The first reason why renewables can’t save capitalism is that they won’t be scaled up in time – unless you also dramatically cut energy demand. The experts predict they will need to roughly double energy supply from current use – and, remember, that is assuming a world of grotesque inequality. You will probably need at least six times today’s energy to provide all 9 billion with a Brunswick lifestyle. But let’s take the more moderate goal. How do you double energy demand, at the same time as massively cutting back on fossil fuels, as we so urgently need to do to reach the 2 degree target? Answer: you have to massively, and I mean massively, scale up renewable energy. But here’s the thing: on the scale needed and the time we have, it won’t happen. While the modern renewables are growing fast, they still only account for 1.3% of rise and fallworldwide primary energy . But big energy transitions take decades; they don’t happen overnight. In their excellent book “the rise and fall of carbon civilization” (2011) Patrick Moriarty and Damon Honnery show that to meet the 2 degree target and provide for expected energy growth, 2050 wind power would have to supply “twice the most optimistic estimates’ by authoritative bodies such as the Global Wind energy council (Moriarity & Honniery, 2011: 182). Solar thermal would have to scaled up ‘four orders of magnitude over current use,’ (i.e 10,000 times) which would be ‘many times greater than even the most ambitious solar farm schemes being discussed for the world’s deserts’ (Moriarity & Honniery, 2011: 182). And this is even after factoring in optimistic assumptions for take up of Carbon Capture and Storage (CCS), and nuclear energy. Instead, these experts argue that our only hope is to actively reduce total global energy use 9 (from i.e 500 EJ to 300 EJ), from current levels – the exact opposite of what all governments, global institutions and even green NGOs are planning! And remember, capitalism doesn’t like reductions…

The second reason why the renewable revolution is insufficient is that wind and solar, only produce electricity from stationary power – and that’s a small part of the overall GHG problem. Globally speaking, electricity only makes up roughly 1/5 of world energy use. The other 4/5 comes from a whole variety of sources including transport, industry and heating. So even if tomorrow we moved to 100% renewable electricity, we would only have addressed 1/5 of the problem. Well, you say, let’s just electrify everything and run it on renewables! Well, maybe you could do that for some things like cars and heaters, but it will be difficult for big trucks and aeroplanes. And even if we did that, as John Hinkson points out, we would still have only dealt with 70% of the problem. That’s because the burning of fossil fuels only accounts for about 70% of all anthropogenic greenhouse gas emissions. The remaining 30% comes from a number of causes, including deforestation, the degradation of soil caused by industrial agriculture and the methane generated by livestock farming.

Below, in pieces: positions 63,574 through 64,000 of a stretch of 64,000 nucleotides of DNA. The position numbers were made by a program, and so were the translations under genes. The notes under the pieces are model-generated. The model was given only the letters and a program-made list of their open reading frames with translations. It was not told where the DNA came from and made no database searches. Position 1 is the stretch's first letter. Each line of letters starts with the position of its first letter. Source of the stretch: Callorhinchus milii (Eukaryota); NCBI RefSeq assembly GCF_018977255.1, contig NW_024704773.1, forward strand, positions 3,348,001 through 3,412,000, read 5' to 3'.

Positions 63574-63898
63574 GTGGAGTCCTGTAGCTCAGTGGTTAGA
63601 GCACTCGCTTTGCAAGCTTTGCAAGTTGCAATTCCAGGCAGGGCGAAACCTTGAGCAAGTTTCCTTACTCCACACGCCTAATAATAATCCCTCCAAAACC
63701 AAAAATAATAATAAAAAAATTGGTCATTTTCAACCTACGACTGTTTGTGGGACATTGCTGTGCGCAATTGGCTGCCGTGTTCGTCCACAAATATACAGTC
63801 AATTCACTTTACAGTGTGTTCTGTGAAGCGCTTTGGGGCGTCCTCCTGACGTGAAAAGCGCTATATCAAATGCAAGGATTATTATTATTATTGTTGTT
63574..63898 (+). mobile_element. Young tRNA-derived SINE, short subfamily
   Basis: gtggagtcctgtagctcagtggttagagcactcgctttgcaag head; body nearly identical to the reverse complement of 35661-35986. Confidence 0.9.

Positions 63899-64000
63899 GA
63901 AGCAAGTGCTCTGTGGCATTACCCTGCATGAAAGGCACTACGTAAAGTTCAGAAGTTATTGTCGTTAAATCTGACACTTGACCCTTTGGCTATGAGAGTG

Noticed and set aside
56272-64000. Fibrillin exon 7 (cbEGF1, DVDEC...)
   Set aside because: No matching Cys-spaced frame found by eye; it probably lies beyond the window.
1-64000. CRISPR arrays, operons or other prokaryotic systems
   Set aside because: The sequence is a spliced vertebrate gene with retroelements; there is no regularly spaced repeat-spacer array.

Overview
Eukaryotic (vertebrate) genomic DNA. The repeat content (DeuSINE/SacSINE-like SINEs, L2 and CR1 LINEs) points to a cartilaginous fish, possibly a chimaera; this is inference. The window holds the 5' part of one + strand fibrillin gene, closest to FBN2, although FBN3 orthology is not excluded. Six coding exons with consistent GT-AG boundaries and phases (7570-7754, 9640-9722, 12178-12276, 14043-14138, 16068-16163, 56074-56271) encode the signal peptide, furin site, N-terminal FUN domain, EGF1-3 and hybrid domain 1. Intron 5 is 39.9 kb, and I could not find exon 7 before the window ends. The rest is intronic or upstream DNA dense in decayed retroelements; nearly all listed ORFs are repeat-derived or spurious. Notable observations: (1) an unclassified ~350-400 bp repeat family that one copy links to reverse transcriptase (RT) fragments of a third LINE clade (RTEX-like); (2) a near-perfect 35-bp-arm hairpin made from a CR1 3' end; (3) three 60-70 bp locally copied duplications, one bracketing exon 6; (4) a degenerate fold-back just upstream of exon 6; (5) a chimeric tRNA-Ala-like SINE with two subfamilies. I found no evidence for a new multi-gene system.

Thirdly, even if we address all these issues and move to 100% renewable energy, then there is a very strong case that we are going to have to get by on far less net energy. Why? I am no expert, but from what I understand there are two fundamental reasons. First, because, today, renewables receive a huge, but hidden, fossil fuel subsidy. Think, for example, of all the fossil energy it takes to create a single wind-farm. Oil-based combustion engines are used from start to finish, to mine the material to make the windmills, fabricate them, and deliver the components to the installation site. Then you need to make and pour the enormous amount of concrete needed, and run the required maintenance vehicles. But what happens when we have phased out fossil fuels, as we must? Will renewables be able to reproduce themselves and provide enough energy for society? I think they can, but not as much energy as fossil fuels have provided. Recent estimates suggest that the energy return on solar PV in Spain is only 2.45:1, when reasonable estimates are made of all the energy inputs that go into to making a solar panel. Historically fossil fuels provided us with well above 20 units of net energy – though this ratio is fast declining as we desperately frack and deep sea mine our fast depleting fossil bounty. And there is a second problem with renewables. They are intermittent – the sun does not always shine and the wind blow. This is a big drawback. To overcome it, you either have to build huge amounts of backup plant or work out how to store electricity on an industrial scale – something the science techies do not yet know how to do. In any case, a renewable energy system will be costly. And a costly energy system, means there will be less capital left over for cars, i-phones, big-screen TVs and Pokémon. So renewables won’t sustain “green-growth”.

But my fourth and final point is the real kicker. Suppose I am wrong and we can indeed decarbonise capitalism. What then? I’ll tell you what then – we would still be faced with a huge and ever worsening eco-justice predicament. As Steb Fisher has said, “our sustainability problems didn’t start and won’t stop with climate change”. With all that economic growth, and therefore energy growth, we would still be rapidly deforesting, over-fishing,chemical polluting, degrading the soil and destroying precious habitat. And, according to a report from the CSIRO, there would still be six billion people excluded from the consumer class – you can bet they won’t be peacefully celebrating “green capitalism” to the end of history.